By Aaron Reiss
By Angelica Leicht
By Dianna Wray
By Aaron Reiss
By Camilo Smith
By Craig Malisow
By Jeff Balke
By Angelica Leicht
The gusting winds and raging flames may be his final fate
But with God's help, I can remain my fireman's faithful mate
— The Fireman's Wife's Prayer
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Captain Thomas Araguz was about 150 feet into the building when he became separated from the other two men on his team, trapped as the structure burned around him.
The falling, flaming beams of the Maxim Egg Farm processing center drove a wedge between Thomas and the men, a dividing line between who would die and who would make it out with minor burns. The others would be able to claw their way through the wall of smoke, far enough away for rescue teams to drag them to safety, but Thomas was too far in. Either blinded by the smoke or pinned in by blazing debris, he could not find his way out.
The fire, which would later be ruled accidental, caused by resistance heating in a light fixture, had been reported to the Wharton Police Department around 9:40 p.m. When Wharton County firefighters arrived at the site ten minutes later and saw what they were up against, they called for assistance. Multiple structures were ablaze, including a 25,000-square-foot, 250-foot-long building where eggs were put into cartons.
Each time the Rapid Intervention Teams charged the building, the intensifying heat and smoke drove them back. Temperatures inside could have been anywhere from 1,600 to 2,100 degrees. The fire simply would not give. With no hydrants near the sprawling egg farm in rural Boling, tankers had to haul water from as far as 11 miles away.
Outside the inferno, Thomas's uncle, firefighter Arthur Araguz, knew he had to make a phone call he'd give anything not to. It was about 10:30 when he called his brother, Thomas's dad. Big Tom was at home, about 20 miles away from where his only son would lose his life.
When Big Tom answered, all Arthur could say was: We're missing one person.
"Don't tell me who it is," Big Tom said. But of course he knew.
He called his ex-wife Mona, Thomas's mom, and his daughter, Raquel. Big Tom and Mona rushed to his mother's house, where they could follow the fire on a police scanner. They huddled around the black box all night, listening as calls went out for help from other departments. All told, 31 departments — 150 firefighters — had to take down the fire that took down their boy.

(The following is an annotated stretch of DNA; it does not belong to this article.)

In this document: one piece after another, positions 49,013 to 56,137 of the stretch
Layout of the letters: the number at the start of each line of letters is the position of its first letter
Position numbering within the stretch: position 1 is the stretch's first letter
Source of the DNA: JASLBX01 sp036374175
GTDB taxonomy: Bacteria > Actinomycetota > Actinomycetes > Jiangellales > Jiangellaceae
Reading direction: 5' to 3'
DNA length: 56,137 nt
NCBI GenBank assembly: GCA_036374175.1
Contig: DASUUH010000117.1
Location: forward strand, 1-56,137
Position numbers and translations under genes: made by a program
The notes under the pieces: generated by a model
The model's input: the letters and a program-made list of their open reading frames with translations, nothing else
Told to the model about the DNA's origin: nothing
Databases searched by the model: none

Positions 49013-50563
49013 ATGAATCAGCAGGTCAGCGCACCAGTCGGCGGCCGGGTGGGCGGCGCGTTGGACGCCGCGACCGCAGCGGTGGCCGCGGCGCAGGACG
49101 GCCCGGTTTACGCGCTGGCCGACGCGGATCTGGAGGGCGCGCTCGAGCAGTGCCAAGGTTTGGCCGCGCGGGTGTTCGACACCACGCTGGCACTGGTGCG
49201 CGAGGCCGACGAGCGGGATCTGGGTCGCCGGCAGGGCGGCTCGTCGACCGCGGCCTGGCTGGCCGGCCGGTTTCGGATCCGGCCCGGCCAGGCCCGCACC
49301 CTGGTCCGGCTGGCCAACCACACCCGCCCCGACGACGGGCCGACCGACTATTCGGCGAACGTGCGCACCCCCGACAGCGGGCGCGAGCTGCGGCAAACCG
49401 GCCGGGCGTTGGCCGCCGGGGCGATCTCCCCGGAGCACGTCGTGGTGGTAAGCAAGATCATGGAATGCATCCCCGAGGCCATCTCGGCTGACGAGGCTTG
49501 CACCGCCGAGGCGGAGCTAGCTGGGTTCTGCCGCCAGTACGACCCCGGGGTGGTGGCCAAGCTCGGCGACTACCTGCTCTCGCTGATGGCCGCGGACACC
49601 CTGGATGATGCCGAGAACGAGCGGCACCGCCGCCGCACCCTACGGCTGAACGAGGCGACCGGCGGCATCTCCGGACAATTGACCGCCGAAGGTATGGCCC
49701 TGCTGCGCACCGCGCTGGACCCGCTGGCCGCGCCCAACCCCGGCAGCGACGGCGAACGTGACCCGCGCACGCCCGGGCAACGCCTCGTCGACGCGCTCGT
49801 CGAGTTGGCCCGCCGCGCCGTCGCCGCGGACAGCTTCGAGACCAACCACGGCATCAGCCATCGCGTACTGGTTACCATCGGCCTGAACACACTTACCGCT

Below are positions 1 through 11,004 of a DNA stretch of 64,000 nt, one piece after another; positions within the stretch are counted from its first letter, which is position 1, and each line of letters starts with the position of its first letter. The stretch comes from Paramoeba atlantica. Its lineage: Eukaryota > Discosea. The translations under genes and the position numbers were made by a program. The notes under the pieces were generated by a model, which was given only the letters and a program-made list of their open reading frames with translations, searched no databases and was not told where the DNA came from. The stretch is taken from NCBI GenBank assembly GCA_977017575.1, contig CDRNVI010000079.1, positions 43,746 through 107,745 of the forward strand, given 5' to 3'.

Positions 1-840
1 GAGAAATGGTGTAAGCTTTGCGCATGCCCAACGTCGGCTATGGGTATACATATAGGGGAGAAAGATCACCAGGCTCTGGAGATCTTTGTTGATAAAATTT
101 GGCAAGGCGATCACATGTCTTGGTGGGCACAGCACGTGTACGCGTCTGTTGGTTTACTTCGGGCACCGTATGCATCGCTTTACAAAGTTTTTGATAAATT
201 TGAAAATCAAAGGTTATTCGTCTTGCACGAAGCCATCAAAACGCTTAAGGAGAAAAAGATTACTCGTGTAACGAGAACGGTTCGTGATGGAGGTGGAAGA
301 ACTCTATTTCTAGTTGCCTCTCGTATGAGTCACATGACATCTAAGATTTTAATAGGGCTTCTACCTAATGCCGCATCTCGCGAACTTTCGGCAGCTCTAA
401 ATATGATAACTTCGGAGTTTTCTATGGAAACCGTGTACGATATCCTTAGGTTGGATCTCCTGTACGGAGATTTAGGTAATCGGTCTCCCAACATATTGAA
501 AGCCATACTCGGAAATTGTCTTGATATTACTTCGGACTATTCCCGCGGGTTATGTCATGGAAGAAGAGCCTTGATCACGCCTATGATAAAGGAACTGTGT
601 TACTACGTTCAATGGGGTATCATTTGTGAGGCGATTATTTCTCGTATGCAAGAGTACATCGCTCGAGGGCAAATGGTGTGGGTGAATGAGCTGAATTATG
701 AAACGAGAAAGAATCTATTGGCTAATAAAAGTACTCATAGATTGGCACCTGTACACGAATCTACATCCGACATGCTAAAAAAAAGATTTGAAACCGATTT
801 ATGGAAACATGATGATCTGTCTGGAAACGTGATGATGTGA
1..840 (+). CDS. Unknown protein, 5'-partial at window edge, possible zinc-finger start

At first light, Big Tom and Mona sped to Maxim, where crews were still fighting the flames after nearly nine hours. It would be another hour before searchers would find Thomas. His helmet, adorned with Thomas's customary shamrock stickers, was in one place; his body, another.
When his comrades had lost sight of Thomas, he would have had about 15 minutes of oxygen left. If by some miracle the flames hadn't immediately consumed him, he had a long time to think about what he was leaving behind. Two beautiful boys. A sister who was about to be married.
And a wife, who at that moment was in her car on her way to California. Nikki Araguz wouldn't find out about Thomas until another fireman's wife called her a little after five in the morning, around the time she hit Las Cruces. No one from Thomas's family had called her, and the reasons why would be laid out in a lawsuit filed by Thomas's ex-wife, Heather Delgado, and served to Nikki the day after she buried her husband.
Incredibly, for a man who lived check to check, Thomas's death benefits totaled $600,000, to be split between his wife and a trust for his sons. His ex-wife's lawsuit, which was quickly followed by an identical suit filed by his mom, laid it out for the world to see: Nikki Paige Araguz, wife, stepmother, magazine publisher, former Wharton mayoral candidate, was born a man.
According to the lawsuit, whatever face Nikki presented to the community, whatever a surgeon and scalpel rendered below, Nikki was really Justin Graham Purdue, a two-bit con in disguise. She was a he who lured a God-fearing heterosexual into a marriage that should never have been recognized by the state of Texas. The suits claimed that Thomas didn't find out the truth until April 2010.
Both suits rely on a 1999 case, Littleton v. Prange, in which a state appeals court ruled that Christie Lee Littleton, a transgender woman, was legally a male and therefore her marriage to Jonathan Mark Littleton ten years earlier was invalid under Texas law.
However, Nikki's attorneys argue that a 2009 Texas statute that became law after the couple was married renders Littleton moot. That legislation expanded a marriage license applicant's proof of identity to include "a court order relating to the applicant's name or sex change."
In the days after they filed their suits, Thomas's ex-wife and immediate family would tell the media how the revelation drove Thomas into despair; how the couple separated; how he would have wanted all the money to go to his boys.
As of early August, there is no way to tell how long the litigation will last. Both sides say that, as long as they have to fight in court over what they believe Thomas would have wanted, neither will be able to properly mourn.